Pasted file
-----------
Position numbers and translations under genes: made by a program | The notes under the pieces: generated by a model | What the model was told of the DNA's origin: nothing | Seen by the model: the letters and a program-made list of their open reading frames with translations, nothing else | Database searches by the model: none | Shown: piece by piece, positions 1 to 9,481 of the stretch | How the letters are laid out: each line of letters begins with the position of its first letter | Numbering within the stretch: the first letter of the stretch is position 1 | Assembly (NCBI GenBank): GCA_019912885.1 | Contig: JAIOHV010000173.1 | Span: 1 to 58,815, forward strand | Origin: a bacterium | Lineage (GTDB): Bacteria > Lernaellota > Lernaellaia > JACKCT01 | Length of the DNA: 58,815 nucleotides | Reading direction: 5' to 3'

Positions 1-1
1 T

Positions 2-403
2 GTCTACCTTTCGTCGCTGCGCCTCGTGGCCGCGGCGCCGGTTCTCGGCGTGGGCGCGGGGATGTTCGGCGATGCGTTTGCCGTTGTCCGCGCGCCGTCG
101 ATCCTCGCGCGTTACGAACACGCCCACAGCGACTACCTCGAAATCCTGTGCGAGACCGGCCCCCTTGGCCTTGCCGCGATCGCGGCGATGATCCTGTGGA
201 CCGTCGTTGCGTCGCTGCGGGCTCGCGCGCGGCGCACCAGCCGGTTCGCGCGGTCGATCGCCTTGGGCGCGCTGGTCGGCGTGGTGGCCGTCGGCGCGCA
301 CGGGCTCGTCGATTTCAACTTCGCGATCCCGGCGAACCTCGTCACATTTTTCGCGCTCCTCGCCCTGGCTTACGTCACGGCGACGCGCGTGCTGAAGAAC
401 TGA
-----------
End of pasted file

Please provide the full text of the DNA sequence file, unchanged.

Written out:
Position numbers and translations under genes: made by a program | The notes under the pieces: generated by a model | What the model was told of the DNA's origin: nothing | Seen by the model: the letters and a program-made list of their open reading frames with translations, nothing else | Database searches by the model: none | Shown: piece by piece, positions 1 to 9,481 of the stretch | How the letters are laid out: each line of letters begins with the position of its first letter | Numbering within the stretch: the first letter of the stretch is position 1 | Assembly (NCBI GenBank): GCA_019912885.1 | Contig: JAIOHV010000173.1 | Span: 1 to 58,815, forward strand | Origin: a bacterium | Lineage (GTDB): Bacteria > Lernaellota > Lernaellaia > JACKCT01 | Length of the DNA: 58,815 nucleotides | Reading direction: 5' to 3'

Positions 1-1
1 T

Positions 2-403
2 GTCTACCTTTCGTCGCTGCGCCTCGTGGCCGCGGCGCCGGTTCTCGGCGTGGGCGCGGGGATGTTCGGCGATGCGTTTGCCGTTGTCCGCGCGCCGTCG
101 ATCCTCGCGCGTTACGAACACGCCCACAGCGACTACCTCGAAATCCTGTGCGAGACCGGCCCCCTTGGCCTTGCCGCGATCGCGGCGATGATCCTGTGGA
201 CCGTCGTTGCGTCGCTGCGGGCTCGCGCGCGGCGCACCAGCCGGTTCGCGCGGTCGATCGCCTTGGGCGCGCTGGTCGGCGTGGTGGCCGTCGGCGCGCA
301 CGGGCTCGTCGATTTCAACTTCGCGATCCCGGCGAACCTCGTCACATTTTTCGCGCTCCTCGCCCTGGCTTACGTCACGGCGACGCGCGTGCTGAAGAAC
401 TGA